By Taki S. Raton
Nationally Certified School Psychologist Dr. Umar Abdullah Johnson will be returning to Milwaukee as a featured speaker this Black History Month on Sunday, February 23, 2014 at the Milwaukee Brotherhood of Firefighters Hall, 7717 West Good Hope Road. Doors will open at 1 p.m. The program begins at 2 p.m.
Sponsored by the Milwaukee Brotherhood of Firefighters (MBFF) and True Blue Productions, Johnson will present on the theme, “Life After Obama: What Black Milwaukee Must Do Before 2017.” He will additionally speak to his national initiative of organizing a Milwaukee Independent Black Parent Association.
America’s Black community was introduced to Dr. Johnson as a result of his deeply insightful comments as a participant in the April, 2011 release DVD film “HIDDEN COLORS 1: The Untold Story of People of Aboriginal, Moor and African Descent” and in “HIDDEN COLORS 2: The Triumph of Melanin,” release last December 2013.
He has been on a nearly non-stop on demand speaking tour throughout the country and internationally presenting to a full house audience base more than eager to drink from his deep well of knowledge, wisdom on historical, social, and cultural critiques. Philadelphian Phyllis Dumond commented after one of his presentation in her area:
Johnson is a blood relative of Frederick Douglas, the great Black abolitionist and orator. He is former Minister of Education for the Marcus Garvey Movement, the Universal Negro Improvement Association and the African Communities League. A writer, political scientist, and consultant to families, educators, mental health professionals and to charter schools throughout the country, Johnson currently hosts a psycho-educational community lecture series at the African-American Museum in Philadelphia.
Known as “The Prince of Pan-Africanism,” Johnson is now considered to be one of the most popular faces and voices nationally and globally focusing on the proper education and development of African and African American children with emphasis on the socialization and education of young Black males. His speaking style is considered by many to be “reminiscent” of his late ancestor, Frederick Douglas, Johnson and he is cited in many published accounts as “a fast rising star in the field of Black psychology and education.” A noted lecture descriptor says of his speaking style:
“Umar possesses the rare ability to hold an audience spellbound for hours as he unleashes a barrage of facts, statistics and practical information that leaves viewers in awe for weeks after his presentations.”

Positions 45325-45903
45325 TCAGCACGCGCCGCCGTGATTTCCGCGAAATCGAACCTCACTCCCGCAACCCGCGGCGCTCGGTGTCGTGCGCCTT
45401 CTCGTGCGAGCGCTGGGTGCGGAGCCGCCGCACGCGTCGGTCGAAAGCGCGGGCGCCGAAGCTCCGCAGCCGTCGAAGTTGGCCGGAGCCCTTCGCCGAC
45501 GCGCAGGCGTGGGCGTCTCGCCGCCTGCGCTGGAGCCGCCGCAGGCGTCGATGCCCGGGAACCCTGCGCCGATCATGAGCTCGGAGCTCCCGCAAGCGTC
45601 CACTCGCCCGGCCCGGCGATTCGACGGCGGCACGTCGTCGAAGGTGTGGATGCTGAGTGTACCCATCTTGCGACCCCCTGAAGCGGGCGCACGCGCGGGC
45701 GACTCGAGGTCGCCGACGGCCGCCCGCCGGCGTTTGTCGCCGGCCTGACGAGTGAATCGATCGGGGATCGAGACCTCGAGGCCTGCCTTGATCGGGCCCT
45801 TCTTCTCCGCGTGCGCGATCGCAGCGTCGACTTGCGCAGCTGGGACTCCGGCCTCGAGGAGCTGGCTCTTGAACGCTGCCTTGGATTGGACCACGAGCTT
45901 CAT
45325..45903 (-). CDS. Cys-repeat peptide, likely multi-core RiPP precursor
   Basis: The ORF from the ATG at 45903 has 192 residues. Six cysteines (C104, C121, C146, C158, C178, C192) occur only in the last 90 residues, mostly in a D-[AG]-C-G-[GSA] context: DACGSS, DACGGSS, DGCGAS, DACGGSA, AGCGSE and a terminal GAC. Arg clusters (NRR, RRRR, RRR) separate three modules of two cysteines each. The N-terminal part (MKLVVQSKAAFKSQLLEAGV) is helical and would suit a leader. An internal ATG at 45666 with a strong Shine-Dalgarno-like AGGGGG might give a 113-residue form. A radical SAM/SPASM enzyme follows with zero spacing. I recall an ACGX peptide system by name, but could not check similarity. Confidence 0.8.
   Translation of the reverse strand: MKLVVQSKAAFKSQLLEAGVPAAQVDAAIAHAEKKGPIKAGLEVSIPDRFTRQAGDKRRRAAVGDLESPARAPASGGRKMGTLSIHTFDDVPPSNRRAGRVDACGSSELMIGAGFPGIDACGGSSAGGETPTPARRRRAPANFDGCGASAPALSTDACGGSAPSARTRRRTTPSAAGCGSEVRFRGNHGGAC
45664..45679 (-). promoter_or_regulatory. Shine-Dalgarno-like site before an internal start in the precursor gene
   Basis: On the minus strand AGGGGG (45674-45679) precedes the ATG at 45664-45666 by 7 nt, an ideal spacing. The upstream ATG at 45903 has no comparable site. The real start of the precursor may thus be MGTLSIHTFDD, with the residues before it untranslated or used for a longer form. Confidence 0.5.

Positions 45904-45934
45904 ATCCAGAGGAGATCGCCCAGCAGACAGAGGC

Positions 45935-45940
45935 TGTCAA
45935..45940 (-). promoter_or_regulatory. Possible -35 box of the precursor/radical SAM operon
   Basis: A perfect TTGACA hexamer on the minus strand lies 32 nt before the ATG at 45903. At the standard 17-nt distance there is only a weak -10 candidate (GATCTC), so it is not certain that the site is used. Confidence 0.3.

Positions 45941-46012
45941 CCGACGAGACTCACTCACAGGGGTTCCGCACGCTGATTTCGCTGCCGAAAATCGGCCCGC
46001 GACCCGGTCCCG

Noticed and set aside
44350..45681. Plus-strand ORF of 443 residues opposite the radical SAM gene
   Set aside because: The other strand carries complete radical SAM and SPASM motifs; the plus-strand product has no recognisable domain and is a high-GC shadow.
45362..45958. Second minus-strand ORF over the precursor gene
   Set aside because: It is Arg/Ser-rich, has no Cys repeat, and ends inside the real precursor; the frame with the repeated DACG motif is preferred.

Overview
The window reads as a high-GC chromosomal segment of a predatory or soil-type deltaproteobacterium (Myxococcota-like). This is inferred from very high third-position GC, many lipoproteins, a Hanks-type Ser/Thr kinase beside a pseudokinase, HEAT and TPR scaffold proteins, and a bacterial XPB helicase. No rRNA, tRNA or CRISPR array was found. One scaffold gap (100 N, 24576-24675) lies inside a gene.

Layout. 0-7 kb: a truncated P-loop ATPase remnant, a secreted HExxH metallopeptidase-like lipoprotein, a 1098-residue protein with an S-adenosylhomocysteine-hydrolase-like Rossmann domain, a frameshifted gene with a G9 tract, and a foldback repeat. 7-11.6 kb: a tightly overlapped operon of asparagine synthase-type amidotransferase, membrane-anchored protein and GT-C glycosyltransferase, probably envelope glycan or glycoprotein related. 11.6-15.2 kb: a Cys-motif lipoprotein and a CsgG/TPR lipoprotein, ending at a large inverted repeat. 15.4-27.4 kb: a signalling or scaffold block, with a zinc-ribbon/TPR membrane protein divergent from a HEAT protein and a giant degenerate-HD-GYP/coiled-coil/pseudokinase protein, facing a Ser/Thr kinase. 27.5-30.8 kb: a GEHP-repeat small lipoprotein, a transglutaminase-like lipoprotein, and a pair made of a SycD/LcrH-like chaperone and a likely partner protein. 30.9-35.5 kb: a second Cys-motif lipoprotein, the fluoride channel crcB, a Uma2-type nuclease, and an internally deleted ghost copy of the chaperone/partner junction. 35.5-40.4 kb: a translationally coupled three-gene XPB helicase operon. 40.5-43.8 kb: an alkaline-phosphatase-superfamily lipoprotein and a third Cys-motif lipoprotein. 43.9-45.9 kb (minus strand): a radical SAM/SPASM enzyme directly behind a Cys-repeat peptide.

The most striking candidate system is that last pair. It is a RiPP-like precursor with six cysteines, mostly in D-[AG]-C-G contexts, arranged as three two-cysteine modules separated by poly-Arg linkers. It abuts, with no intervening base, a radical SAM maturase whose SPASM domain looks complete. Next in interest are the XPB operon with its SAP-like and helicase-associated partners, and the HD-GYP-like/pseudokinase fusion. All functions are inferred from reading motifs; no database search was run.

He has presented before embassies, museums, schools, universities, churches, correctional facilities, stadiums, international audiences and at community centers. As he is known to say after his lectures when questioned about his speaking ability, he attributes his oratorical talent to the “Almighty Creator, and to my African ancestors who work through me. I simply open my mouth and their message comes fourth.”
As a school psychologist, Dr. Johnson evaluates children ages 3 to 21 in an effort to determine if they have educational disabilities and a need for special education services. He is considered a national expert on learning disabilities and their effect on Black children as well as an expert on helping schools and parents modify challenging behaviors that can ultimately lead to disruptive behavior disorder diagnosis in Black boys.
In his child therapist capacity, he specializes in working with at-risk, violent, suicidal and depressed African American boys and girls. Over the past six years, he served as the youngest of five African-American male school psychologists in the Philadelphia School District, the 5th largest public school district in America.
He has received commendations for his volunteer work throughout the Pan-African community, and has been a featured guest on various Black talk shows throughout the United States. Johnson is a highly sought after motivational and informational speaker who has presented at workshops, conferences, awards ceremonies, graduations and expert panels throughout the country.
As an educator, psychologist, therapist and historian, he is considered an authority on the education of African American children and on mental health in the Black community. His diverse array of presentations and keynotes have included such topics as; Attention-Deficit/Hyperactivity Disorder and Black Boys, Special Education Law, Black-on-Black Violence, Post-Traumatic Slavery Disorder, Classroom Management for Teachers, What’s Wrong with Special Education, Marcus Garvey & Frederick Douglas in Black History, Effective Parenting Practices, Understanding Depression in Black Children, The Over-Identification of Black Children as Mentally Retarded and Learning Disabled, Black Male-Female Relationships, and Preparing Black Teenagers for Success.
Dr. Johnson is founder and Chief Scout Master for the Emmett Till, Hector Peterson and Scottsboro Boys Pan-African Boys Scouts Program and the Queen Nzingah, Harriet Tubman and Birmingham for Pan-African Girl Scouts Program, both of which are independent African mentorship programs for youth.
The Sunday, February 23 event is free and open to the public. For vendor information and a response to any further questions, please contact Sis. Cheryl Blue at (414) 751-0169 or Bro. Oshi at (414) 324-5796.
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